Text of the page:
Specimens from the Australian National Fish Collection in Hobart are helping improve the monitoring and management of fisheries thousands of kilometres away, through a project developed by CSIRO.
Minister for Industry, Science and Technology Karen Andrews has toured the fishIDER (fish Identification Database and Educational Resource) during a visit to CSIRO’s Hobart site, saying it shows how Australian research improves industry outcomes worldwide.
“The benefits of this innovative research reach far beyond Tasmania and the mainland – it’s an initiative that’s going to benefit researchers and industry around the globe,” Minister Andrews said.
“fishIDER is a prime example of Australia and Indonesia working together through CSIRO’s partnership with Indonesia’s Centre for Fisheries Research, funded by the Australian Centre for International Agriculture Research.”
The tool will improve data quality by boosting the fish identification skills of fisheries data collection staff in markets and fish landing locations, helping to ensure national and international fish stocks are sustained at healthy levels.
“The Coalition recognises the importance of these types of scientific collections to Australia’s research capabilities – that’s why we allocated $43 million for the development of a new National Collections building in Canberra in the 2018-19 Budget,” she said.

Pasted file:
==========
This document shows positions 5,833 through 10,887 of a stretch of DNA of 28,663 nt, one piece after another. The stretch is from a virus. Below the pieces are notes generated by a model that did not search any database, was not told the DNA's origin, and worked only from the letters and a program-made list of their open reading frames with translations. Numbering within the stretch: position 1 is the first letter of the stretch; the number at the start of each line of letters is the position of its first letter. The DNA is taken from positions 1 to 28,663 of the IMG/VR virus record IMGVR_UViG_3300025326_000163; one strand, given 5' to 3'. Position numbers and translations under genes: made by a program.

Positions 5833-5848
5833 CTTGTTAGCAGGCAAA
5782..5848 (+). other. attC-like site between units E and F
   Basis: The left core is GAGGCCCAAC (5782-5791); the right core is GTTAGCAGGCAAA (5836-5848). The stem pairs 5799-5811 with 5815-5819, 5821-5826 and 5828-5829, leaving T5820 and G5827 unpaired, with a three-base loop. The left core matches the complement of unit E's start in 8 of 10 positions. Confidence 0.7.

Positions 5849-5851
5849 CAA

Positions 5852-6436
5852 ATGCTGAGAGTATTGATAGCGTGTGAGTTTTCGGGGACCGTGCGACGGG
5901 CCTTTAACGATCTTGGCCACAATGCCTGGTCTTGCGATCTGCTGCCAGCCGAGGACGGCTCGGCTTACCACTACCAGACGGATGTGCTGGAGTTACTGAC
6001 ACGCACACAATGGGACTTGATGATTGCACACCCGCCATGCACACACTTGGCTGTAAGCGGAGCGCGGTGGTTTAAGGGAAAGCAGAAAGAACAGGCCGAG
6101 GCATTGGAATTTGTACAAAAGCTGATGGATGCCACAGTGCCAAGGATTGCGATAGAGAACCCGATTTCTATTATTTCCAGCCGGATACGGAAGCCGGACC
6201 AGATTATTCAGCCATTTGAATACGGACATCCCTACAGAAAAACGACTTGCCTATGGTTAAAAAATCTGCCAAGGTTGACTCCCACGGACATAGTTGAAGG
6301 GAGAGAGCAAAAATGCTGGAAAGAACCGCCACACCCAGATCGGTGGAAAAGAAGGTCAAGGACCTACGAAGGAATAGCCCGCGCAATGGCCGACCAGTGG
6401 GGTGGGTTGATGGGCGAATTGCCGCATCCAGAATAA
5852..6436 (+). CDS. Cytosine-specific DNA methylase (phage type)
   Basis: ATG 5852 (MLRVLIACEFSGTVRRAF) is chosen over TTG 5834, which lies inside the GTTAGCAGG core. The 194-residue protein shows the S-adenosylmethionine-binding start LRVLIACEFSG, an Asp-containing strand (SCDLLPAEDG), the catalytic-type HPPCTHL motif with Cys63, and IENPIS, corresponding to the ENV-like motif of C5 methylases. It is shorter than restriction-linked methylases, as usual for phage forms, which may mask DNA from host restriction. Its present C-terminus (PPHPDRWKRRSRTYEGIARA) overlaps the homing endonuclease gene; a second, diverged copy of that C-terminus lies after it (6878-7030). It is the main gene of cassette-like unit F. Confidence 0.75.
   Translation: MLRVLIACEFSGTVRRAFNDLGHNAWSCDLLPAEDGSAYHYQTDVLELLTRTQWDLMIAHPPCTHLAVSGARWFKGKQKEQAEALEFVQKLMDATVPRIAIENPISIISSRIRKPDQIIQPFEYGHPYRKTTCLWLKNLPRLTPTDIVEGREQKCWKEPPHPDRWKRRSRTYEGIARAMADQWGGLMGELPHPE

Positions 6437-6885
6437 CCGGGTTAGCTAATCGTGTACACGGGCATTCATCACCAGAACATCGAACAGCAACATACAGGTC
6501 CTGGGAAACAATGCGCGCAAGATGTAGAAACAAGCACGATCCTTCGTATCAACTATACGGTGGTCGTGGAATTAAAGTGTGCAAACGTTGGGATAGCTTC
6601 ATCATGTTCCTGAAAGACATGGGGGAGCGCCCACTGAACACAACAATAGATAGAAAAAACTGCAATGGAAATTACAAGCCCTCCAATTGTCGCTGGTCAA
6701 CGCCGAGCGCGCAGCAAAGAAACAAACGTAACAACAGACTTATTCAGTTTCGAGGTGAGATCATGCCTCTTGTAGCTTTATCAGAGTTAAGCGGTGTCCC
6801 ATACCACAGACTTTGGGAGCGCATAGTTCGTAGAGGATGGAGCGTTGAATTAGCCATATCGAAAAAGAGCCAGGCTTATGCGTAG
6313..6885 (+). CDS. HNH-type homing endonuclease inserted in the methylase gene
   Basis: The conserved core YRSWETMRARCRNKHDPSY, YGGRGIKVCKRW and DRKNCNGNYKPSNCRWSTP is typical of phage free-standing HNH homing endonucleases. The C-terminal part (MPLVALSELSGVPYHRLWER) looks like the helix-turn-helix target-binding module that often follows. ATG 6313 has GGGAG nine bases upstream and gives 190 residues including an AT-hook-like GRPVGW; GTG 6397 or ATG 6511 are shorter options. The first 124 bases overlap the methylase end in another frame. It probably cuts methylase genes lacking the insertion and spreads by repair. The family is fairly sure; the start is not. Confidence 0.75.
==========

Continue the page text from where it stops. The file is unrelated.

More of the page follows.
fishIDER will be used by Indonesian fisheries staff in the field, and was launched at the recent Our Ocean conference.
The Coalition Government is investing in critical research infrastructure to help Australian businesses embrace technology so they can expand and create more jobs. Investment in science and technology boosts productivity, leading to more and better paying jobs for Australians, and allows businesses to be more globally competitive. That’s why we’re investing $2.4 billion in growing Australia’s research, science and technology capabilities in this year’s Budget.
Along with fishIDER and the National Fish Collections, the Hobart site is also home to the state-of-the-art research vessel, the RV Investigator, which helps solve the mysteries of the deepest part of our oceans.